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Re: MS SQL Server Evaluation

From: Howard J. Rogers <>
Date: Tue, 16 Mar 2004 08:20:23 +1100
Message-ID: <40561e19$0$3955$>

"Daniel Morgan" <> wrote in message news:1079372613.798437_at_yasure...
> Niall Litchfield wrote:
> >
> > I see a lot of this sort of remark from advocates of RAC (or indeed many
> > other new technologies). The selling point of RAC is that it gives near
> > linear scalability and reliability no matter what your application -
that is
> > how it is sold.
> I know. Oracle's marketing is doing Oracle no service by
> mischaracterizing RAC ... and for that matter GRID. They are creating
> misunderstandings that only hurt the product's acceptance and the
> very sales they think they are enhancing.
> If the reality is (and I honestly think that it is) that
> > your average off the shelf business software solution (think
> > SAP,Peoplesoft,SIEBEL etc) will actually suffer under RAC, then the
> > is that buying RAC would be a poor idea.
> That depends on more things than just the software developer's name. And
> it depends on why RAC is being purchased because there are three
> entirely different reasons for buying it.
> 1. High availability
> 2. Scalability
> 3. Failover

Now this is where it gets interesting, because my list of RAC benefits would read:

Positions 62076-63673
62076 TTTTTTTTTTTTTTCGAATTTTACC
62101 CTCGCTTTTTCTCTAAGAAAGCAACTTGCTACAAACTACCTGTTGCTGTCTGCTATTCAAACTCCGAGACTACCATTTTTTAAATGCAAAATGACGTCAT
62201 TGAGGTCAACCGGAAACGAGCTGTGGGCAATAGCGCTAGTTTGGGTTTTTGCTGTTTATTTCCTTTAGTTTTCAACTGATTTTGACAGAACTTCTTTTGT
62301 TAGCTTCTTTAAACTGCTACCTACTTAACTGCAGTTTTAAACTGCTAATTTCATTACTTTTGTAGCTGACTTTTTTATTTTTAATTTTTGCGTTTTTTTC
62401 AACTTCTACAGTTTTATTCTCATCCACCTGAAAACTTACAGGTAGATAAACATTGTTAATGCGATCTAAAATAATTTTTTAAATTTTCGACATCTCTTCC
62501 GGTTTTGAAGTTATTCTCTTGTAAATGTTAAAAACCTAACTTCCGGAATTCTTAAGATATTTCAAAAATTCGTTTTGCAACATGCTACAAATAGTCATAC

1. High availability
  2. Scale Up (do more work in the same time)
  3. Speed Up (do the same work in less time)

I count failover (by which I presume you mean Transparent Application Failover?) as merely a component of High Availability (and given it only works for select statements in 9i, it was another feature that was over-sold).

Now, if you accept that list, then a number of questions arise, principle amongst which is: is there any other product or configuration which can give you 90%+ of those benefits without the additional complexity and hassles which RAC can bring to the party?

And, until 9i Release 2, I would have argued that there wasn't really. Standby database could give you most of the High Availability you might want. And with multiple standby databases, you could have opened one of them read-only and done your reporting there, thus freeing up your primary site for OLTP-type work, and thus achieving some form of scale-up.

But with the logical standby of 9i Release 2, I'd argue that you can pretty much achieve most of those three points with goold old Data Guard. Having the standby database fully openable makes a hell of a difference to the equation.

And whereas the big boys will certainly have a genuine need for the full package that RAC can give, I think the majority of sites can get by with the not-quite-as-sexy and not-quite-as-functional but still-pretty-much-adequate capabilities of DG.

In a world where, if my memory of the last set of figures I saw was correct, 25% of Oracle sites still use version 7, and another 35% still use 8i, then I think it safe to assert that most people don't need RAC. Which is where (if memory again serves) this entire discussion started.

HJR Received on Mon Mar 15 2004 - 15:20:23 CST

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